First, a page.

It helps to actually have a physical schedule that you can look at somewhere so that you can refer to it; so rather than a yearly diary where you have one page per day, look for a larger weekly or monthly calendar with ample space. Your calendar may fill up quickly, so to avoid losing track of what is going on, use color coding to identify the different commitments. This keeps your schedule organized and allows you to simply glance at it quickly to see what needs to be done. Most importantly, once you have created your schedule, commit to it!
If your child is of an age where he or she attends school, a big part of your childcare needs are sorted. However if you have a very young child then you are not quite so lucky, yet, and will need to arrange for some form of quality childcare. You usually have two main options here:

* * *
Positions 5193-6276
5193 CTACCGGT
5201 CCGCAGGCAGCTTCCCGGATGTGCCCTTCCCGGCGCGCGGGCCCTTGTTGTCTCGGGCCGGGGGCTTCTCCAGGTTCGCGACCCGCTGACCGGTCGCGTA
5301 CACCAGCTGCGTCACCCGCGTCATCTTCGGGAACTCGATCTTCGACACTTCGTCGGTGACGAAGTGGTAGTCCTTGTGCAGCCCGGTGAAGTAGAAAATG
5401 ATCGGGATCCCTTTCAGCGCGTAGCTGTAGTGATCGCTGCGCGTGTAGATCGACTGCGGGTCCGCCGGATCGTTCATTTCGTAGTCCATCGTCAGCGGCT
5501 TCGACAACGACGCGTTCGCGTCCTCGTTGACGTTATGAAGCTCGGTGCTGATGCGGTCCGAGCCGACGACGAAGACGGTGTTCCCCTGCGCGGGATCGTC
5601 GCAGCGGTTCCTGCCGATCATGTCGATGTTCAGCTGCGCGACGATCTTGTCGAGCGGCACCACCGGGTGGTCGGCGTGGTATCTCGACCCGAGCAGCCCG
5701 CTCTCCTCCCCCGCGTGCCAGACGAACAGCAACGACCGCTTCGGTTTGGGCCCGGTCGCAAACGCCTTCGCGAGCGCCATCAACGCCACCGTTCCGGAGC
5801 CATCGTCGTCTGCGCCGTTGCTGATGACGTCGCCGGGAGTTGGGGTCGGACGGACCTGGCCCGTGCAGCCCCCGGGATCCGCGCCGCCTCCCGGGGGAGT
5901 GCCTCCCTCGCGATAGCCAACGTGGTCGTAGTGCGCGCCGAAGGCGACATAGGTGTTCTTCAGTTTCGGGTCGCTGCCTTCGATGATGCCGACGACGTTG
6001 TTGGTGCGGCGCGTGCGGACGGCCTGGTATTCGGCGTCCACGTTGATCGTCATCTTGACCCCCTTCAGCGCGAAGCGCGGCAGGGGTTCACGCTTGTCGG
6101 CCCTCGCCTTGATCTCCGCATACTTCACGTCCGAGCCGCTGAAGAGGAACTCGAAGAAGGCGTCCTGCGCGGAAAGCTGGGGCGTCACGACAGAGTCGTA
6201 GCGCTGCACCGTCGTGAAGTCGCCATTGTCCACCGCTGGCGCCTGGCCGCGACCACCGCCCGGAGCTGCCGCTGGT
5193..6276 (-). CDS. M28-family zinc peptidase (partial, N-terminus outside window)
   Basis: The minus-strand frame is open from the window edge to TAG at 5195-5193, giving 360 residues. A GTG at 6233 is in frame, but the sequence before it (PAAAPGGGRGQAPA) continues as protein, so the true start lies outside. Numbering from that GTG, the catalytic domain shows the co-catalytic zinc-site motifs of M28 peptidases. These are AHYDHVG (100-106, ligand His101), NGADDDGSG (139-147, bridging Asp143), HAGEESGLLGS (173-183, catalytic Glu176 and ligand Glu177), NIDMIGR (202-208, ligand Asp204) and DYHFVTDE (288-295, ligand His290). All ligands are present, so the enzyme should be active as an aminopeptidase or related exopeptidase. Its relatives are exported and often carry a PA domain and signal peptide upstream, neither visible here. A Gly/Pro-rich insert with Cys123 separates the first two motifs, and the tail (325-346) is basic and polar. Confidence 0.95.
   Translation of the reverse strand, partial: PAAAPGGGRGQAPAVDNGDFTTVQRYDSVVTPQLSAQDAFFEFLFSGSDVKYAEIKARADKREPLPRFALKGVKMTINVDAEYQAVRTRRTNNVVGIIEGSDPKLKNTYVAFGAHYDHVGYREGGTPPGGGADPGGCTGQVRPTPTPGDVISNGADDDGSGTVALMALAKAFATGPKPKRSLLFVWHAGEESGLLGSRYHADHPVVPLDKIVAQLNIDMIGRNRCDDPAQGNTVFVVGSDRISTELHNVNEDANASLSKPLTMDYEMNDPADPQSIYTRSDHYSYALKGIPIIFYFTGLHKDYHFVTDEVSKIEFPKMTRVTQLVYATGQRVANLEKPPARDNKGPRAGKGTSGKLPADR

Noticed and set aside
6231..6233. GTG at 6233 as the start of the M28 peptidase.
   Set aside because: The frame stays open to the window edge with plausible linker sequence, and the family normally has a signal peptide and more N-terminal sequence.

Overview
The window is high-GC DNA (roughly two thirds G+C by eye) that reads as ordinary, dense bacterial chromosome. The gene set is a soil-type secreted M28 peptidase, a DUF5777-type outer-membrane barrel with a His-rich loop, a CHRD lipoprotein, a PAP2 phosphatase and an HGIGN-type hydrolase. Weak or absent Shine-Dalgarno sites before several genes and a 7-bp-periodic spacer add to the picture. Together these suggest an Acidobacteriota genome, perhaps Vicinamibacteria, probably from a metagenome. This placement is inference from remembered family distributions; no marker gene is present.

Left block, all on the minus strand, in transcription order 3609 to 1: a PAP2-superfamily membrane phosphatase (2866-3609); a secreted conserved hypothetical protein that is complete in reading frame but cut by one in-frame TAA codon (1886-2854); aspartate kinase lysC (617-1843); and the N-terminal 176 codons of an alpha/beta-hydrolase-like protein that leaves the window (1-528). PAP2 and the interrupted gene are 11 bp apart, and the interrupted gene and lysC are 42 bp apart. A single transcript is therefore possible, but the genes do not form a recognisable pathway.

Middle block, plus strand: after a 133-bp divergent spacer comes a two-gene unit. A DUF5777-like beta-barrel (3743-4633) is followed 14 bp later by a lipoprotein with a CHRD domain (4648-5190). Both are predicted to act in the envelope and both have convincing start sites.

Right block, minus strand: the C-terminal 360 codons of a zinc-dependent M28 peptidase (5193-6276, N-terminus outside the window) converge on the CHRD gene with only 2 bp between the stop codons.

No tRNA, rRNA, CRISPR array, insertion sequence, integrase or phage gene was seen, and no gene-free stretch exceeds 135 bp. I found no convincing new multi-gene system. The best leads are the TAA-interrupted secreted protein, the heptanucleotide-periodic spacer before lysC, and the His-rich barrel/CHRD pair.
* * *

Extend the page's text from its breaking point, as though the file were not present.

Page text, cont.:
- You can get a family member (such as the child’s grandparent) to watch them while you are at work, or perhaps even a trusted friend
- You can hire a professional service
Clearly the second option is far more expensive, so use the service wisely and sparingly if that is your only option. If you are opting for help from friends or family members, try to keep it as stable as possible so that your child does not have a different carer every day of the week. This could confuse your little one, and it’s best that he or she bonds with only one or two people as opposed to a whole handful; you want to provide a stable pattern in his or her life.